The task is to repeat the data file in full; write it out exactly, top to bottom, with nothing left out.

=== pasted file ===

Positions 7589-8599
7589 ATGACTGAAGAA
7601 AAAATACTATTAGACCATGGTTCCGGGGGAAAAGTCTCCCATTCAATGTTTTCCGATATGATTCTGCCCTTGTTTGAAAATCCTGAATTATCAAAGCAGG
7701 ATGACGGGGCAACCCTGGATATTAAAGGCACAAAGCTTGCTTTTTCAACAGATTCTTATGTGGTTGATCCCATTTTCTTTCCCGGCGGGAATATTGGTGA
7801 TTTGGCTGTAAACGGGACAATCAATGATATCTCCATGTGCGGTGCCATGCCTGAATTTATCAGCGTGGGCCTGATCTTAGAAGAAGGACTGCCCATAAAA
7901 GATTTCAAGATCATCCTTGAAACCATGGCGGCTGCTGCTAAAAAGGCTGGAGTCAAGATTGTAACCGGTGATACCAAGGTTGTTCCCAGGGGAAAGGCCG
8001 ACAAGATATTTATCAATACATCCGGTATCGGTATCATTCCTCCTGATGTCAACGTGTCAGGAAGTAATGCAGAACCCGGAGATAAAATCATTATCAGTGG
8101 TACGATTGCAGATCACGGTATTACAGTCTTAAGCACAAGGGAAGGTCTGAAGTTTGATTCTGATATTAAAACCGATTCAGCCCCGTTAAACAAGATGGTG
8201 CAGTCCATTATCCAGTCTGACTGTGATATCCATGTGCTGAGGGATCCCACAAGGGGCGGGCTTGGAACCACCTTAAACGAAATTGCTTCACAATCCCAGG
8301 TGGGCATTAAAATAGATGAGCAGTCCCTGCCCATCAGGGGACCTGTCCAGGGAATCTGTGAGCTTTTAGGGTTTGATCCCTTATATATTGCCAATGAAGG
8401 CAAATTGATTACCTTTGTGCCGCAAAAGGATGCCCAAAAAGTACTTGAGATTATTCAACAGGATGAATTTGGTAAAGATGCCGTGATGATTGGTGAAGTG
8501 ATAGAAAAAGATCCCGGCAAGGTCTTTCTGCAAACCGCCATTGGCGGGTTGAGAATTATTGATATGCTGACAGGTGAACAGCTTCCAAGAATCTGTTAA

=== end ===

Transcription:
Positions 7589-8599
7589 ATGACTGAAGAA
7601 AAAATACTATTAGACCATGGTTCCGGGGGAAAAGTCTCCCATTCAATGTTTTCCGATATGATTCTGCCCTTGTTTGAAAATCCTGAATTATCAAAGCAGG
7701 ATGACGGGGCAACCCTGGATATTAAAGGCACAAAGCTTGCTTTTTCAACAGATTCTTATGTGGTTGATCCCATTTTCTTTCCCGGCGGGAATATTGGTGA
7801 TTTGGCTGTAAACGGGACAATCAATGATATCTCCATGTGCGGTGCCATGCCTGAATTTATCAGCGTGGGCCTGATCTTAGAAGAAGGACTGCCCATAAAA
7901 GATTTCAAGATCATCCTTGAAACCATGGCGGCTGCTGCTAAAAAGGCTGGAGTCAAGATTGTAACCGGTGATACCAAGGTTGTTCCCAGGGGAAAGGCCG
8001 ACAAGATATTTATCAATACATCCGGTATCGGTATCATTCCTCCTGATGTCAACGTGTCAGGAAGTAATGCAGAACCCGGAGATAAAATCATTATCAGTGG
8101 TACGATTGCAGATCACGGTATTACAGTCTTAAGCACAAGGGAAGGTCTGAAGTTTGATTCTGATATTAAAACCGATTCAGCCCCGTTAAACAAGATGGTG
8201 CAGTCCATTATCCAGTCTGACTGTGATATCCATGTGCTGAGGGATCCCACAAGGGGCGGGCTTGGAACCACCTTAAACGAAATTGCTTCACAATCCCAGG
8301 TGGGCATTAAAATAGATGAGCAGTCCCTGCCCATCAGGGGACCTGTCCAGGGAATCTGTGAGCTTTTAGGGTTTGATCCCTTATATATTGCCAATGAAGG
8401 CAAATTGATTACCTTTGTGCCGCAAAAGGATGCCCAAAAAGTACTTGAGATTATTCAACAGGATGAATTTGGTAAAGATGCCGTGATGATTGGTGAAGTG
8501 ATAGAAAAAGATCCCGGCAAGGTCTTTCTGCAAACCGCCATTGGCGGGTTGAGAATTATTGATATGCTGACAGGTGAACAGCTTCCAAGAATCTGTTAA